When in doubt of whether you’ll be able to play some obscure media file or not, just download VLC. That has been our philosophy for a long time. VLC is famous for supporting the largest variety of media formats. I have personally never encountered a file which doesn’t work with this player, and now Chrome OS users can finally enjoy it.
This happens to be huge news, as Chrome OS was one of the last major operating systems without official VLC support. VLC is pretty much everywhere right now. There are versions for Android, iOS, Windows, Linux and OS X, as well as more obscure operating systems like Solaris, Haiku, ReactOS and others.
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This changed everything for VLC. They were able to keep 95% of the code they already had, and adapting the rest to work with the web-based operating system. The final result is an application that works just as well as all other VLC versions.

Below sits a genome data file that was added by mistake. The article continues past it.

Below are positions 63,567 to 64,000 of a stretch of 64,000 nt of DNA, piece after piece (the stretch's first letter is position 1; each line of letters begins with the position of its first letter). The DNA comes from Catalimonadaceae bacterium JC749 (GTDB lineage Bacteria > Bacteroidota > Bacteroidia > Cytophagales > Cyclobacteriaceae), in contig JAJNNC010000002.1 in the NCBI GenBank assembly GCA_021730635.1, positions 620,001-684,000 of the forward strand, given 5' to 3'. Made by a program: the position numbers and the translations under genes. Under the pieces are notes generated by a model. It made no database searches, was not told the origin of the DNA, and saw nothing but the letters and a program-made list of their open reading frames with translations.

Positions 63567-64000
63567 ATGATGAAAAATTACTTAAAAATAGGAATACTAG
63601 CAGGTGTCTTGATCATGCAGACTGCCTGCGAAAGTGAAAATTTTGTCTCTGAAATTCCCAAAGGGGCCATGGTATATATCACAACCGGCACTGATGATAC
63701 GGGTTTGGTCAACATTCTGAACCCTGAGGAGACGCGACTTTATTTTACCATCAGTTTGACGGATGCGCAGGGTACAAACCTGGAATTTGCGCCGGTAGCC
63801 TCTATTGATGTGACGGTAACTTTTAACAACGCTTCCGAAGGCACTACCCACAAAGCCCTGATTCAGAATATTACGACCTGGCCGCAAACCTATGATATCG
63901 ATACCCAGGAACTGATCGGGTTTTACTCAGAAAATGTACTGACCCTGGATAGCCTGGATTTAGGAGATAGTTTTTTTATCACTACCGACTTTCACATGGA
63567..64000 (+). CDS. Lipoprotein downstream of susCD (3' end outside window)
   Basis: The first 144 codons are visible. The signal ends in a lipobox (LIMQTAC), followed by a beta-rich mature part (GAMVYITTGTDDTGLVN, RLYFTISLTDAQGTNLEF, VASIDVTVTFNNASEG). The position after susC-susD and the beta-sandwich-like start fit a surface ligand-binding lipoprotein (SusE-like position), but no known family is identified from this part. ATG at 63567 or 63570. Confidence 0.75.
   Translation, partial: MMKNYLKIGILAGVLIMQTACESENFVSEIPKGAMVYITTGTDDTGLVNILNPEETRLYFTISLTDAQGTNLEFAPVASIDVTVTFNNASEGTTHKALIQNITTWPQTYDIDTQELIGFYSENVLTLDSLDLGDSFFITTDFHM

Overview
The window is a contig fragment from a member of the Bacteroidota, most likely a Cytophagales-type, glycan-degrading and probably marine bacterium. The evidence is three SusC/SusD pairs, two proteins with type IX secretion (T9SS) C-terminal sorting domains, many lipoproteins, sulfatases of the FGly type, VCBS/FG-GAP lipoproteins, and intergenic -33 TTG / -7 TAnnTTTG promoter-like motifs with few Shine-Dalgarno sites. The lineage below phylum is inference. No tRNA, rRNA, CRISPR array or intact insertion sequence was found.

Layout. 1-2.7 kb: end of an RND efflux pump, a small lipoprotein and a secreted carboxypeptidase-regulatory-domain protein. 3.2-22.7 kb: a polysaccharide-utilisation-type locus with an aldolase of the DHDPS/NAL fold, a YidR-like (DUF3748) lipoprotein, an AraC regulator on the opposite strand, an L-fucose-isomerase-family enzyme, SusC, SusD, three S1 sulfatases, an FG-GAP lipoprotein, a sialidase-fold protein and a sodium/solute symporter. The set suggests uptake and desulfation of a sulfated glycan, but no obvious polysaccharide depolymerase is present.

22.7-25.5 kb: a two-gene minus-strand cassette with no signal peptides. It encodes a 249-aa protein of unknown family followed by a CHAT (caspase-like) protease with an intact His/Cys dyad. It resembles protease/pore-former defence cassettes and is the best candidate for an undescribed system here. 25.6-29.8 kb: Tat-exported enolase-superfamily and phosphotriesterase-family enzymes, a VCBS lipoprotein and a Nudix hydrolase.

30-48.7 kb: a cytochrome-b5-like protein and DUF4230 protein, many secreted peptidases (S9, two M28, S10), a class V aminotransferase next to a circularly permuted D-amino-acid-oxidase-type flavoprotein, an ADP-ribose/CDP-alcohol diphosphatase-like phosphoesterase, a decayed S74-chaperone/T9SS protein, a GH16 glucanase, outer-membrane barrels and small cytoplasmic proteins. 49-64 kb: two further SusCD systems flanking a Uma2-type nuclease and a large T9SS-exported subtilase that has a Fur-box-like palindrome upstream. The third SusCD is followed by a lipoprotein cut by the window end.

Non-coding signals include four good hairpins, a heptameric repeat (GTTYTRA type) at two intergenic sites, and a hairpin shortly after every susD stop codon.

It supports the same video and audio formats, as well as subtitle files. You can even play streams. Other supported features include playlists, accelerated playback, an audio equalizer, audio/video synchronization and hardware-accelerated video/audio decoding.
The only trick here is that the team has only tested it with two Chrome OS devices: the Chromebook Pixel and the HP Chromebook 14, which are the only two machines the team had access to. Please do test it on your own devices, though, and try to report any bugs you find.
Ready for some mad media playback? Just click through the button below to download the app from the Chrome Web Store. And don’t forget to hit the comments and let us know how VLC for Chrome OS is treating you!